47. 47. In terms of overall revenue, most independent used-book stores (55 percent) and online specialists (71 percent) indicated the Internet has had a positive impact, while most independent new-book stores (53 percent) believe the impact has been negative. In terms of profit margins, independent used-book stores are generally split; 27 percent believe the Internet has led to lower margins; 39 percent believe it has led to higher margins; and the remaining 34 percent believe it has had no impact on margins. Most online specialists (53 percent) believe the Internet has helped increase their margins, likely from higher sales and lower overhead. Most independent new-book stores (56 percent) indicated the Internet has had no impact, while 31 percent believe it has resulted in lower margins. Only 13 percent of these bookstores report higher margins as a result of the Internet. 47
  48. 48. Consumer Survey Findings Methodology InfoTrends designed and managed a structured survey with consumers and higher- education students. We received comments on the draft questionnaire from a variety of publishers, booksellers, trade association executives, and others. The sample was drawn from Survey Sampling, a company that manages large panels of consumers and professionals for online research. It offered a financial incentive for responding. BISG was not identified as the sponsor of the survey. Responses came from 1,695 consumers and 337 higher-education students. Sample Profile Respondents to this survey represented a wide range of demographic and economic segments. Representation was excellent from all ages, income levels, and geographic regions, as well as from both sexes. Compared with the overall U.S. population, the survey population is skewed toward people with higher education and income levels, probably because of the methodology (Web-based survey) and subject (books). In general, Internet penetration is much lower among lower-income households than among higher-income households, and book readers may be more likely to have higher education and income levels than non–book readers. Figure 33. Consumers by Age Figure 34. Consumers by Gender Figure 35. Consumers by Level of Education Figure 36. Consumers by Employment Status Figure 37. Consumers by Household Income Figure 38. Consumers by Area in Which They Live The survey included a brief set of screening questions. People who had not purchased any books (new or used) in the previous twelve months were excluded. 48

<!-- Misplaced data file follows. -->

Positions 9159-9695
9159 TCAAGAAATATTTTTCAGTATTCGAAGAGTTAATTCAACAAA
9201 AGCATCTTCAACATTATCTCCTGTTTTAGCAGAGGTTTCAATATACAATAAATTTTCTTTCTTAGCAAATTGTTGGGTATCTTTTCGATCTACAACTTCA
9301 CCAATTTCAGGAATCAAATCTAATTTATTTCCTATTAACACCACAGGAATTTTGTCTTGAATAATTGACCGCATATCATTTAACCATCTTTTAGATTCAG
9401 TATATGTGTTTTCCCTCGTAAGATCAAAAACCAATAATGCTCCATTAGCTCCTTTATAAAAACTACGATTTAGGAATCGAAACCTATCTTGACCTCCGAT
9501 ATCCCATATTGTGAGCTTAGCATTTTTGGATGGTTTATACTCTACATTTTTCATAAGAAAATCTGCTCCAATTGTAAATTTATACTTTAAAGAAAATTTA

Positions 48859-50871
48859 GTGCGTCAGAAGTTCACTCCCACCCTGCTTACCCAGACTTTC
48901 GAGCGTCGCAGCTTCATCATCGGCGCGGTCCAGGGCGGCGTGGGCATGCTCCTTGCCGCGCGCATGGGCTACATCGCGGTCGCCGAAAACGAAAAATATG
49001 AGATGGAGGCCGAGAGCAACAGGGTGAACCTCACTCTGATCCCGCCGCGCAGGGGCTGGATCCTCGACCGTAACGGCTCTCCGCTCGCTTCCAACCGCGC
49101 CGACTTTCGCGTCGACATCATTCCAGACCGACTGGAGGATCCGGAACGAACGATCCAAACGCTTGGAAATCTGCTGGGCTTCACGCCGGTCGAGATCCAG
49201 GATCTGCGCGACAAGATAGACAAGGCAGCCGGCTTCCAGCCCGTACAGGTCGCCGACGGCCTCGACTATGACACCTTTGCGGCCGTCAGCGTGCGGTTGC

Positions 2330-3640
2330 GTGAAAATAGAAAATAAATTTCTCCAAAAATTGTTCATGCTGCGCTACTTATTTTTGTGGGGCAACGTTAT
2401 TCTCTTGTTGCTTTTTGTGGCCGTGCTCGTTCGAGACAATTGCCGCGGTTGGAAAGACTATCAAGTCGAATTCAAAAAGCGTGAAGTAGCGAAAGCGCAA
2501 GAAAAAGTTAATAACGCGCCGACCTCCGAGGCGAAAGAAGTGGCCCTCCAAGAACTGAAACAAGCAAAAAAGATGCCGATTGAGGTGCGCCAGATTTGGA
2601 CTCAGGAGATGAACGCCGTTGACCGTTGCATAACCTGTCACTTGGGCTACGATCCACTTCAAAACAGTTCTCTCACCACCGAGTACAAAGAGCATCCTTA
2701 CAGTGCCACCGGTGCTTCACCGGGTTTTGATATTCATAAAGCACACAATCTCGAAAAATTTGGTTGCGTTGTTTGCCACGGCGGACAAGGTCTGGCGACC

49. 49. Summary of Findings Annual Book Purchasing Students reported purchasing an average of 15.1 books during the previous twelve months and a median of 10.0 books. Roughly 40 percent of the purchases were used books. Nonstudents (i.e., other consumers) reported purchasing an average of 14.8 books and a median of 8.0 books. Roughly 25 percent of the purchases were used books. Although InfoTrends believes these figures are higher than the overall national average because of the sample composition, we also believe this sample represents the customers who account for the vast majority of book sales and are the core market for book publishers and book retailers. Figure 39. Number of Books Purchased in Last 12 Months The National Association of College Stores (NACS) and Bowker’s MIR division estimate that used books represent around 33 percent of total textbook units. InfoTrends estimates that used books account for around 4.3 percent of noneducation units. The ratio of used-book purchases to new-book purchases derived from survey data was higher than the ratio derived from related industry data, especially for nonstudents. We believe the difference in ratios is related to the sample composition. The survey data indicate that more avid readers tend to buy a larger number and percentage of used books than consumers who purchase only a few books a year. The sample for this survey is weighted toward more avid readers. Students had mean annual spending on books of $419. The median was $250. For consumers, the mean was $174 and the median was $100. Used books accounted for roughly 25 percent of student spending and 15 percent of consumer spending, which are smaller portions than for units. Figure 40. Amount Spent on Books in Last 12 Months To estimate the average price students and consumers paid for books, we divided their annual spending by the number of books purchased. The survey data indicate that students paid $31.33 per new book and $21.82 per used book, on average. These figures are significantly lower than what NACS and MIR report (around $54 for new and $42 for used). InfoTrends did not ask students to break out book spending for courses and book spending for other purposes. It is likely that their average noncourse purchases pulled the overall average down. Figure 41. Mean Spending per Book 49